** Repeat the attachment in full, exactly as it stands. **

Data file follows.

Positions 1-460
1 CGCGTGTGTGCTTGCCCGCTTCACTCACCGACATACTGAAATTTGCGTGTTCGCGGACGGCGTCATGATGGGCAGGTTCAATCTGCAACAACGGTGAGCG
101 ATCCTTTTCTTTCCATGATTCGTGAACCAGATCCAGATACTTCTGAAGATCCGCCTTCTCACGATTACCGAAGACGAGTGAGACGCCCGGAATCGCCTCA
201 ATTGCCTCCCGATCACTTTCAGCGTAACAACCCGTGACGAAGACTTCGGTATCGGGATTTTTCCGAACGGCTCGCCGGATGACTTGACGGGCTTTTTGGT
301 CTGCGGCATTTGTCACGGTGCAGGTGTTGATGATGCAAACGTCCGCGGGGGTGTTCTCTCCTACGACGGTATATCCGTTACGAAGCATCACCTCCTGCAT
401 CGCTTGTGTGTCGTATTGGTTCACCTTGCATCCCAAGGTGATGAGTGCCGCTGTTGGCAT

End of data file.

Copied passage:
Positions 1-460
1 CGCGTGTGTGCTTGCCCGCTTCACTCACCGACATACTGAAATTTGCGTGTTCGCGGACGGCGTCATGATGGGCAGGTTCAATCTGCAACAACGGTGAGCG
101 ATCCTTTTCTTTCCATGATTCGTGAACCAGATCCAGATACTTCTGAAGATCCGCCTTCTCACGATTACCGAAGACGAGTGAGACGCCCGGAATCGCCTCA
201 ATTGCCTCCCGATCACTTTCAGCGTAACAACCCGTGACGAAGACTTCGGTATCGGGATTTTTCCGAACGGCTCGCCGGATGACTTGACGGGCTTTTTGGT
301 CTGCGGCATTTGTCACGGTGCAGGTGTTGATGATGCAAACGTCCGCGGGGGTGTTCTCTCCTACGACGGTATATCCGTTACGAAGCATCACCTCCTGCAT
401 CGCTTGTGTGTCGTATTGGTTCACCTTGCATCCCAAGGTGATGAGTGCCGCTGTTGGCAT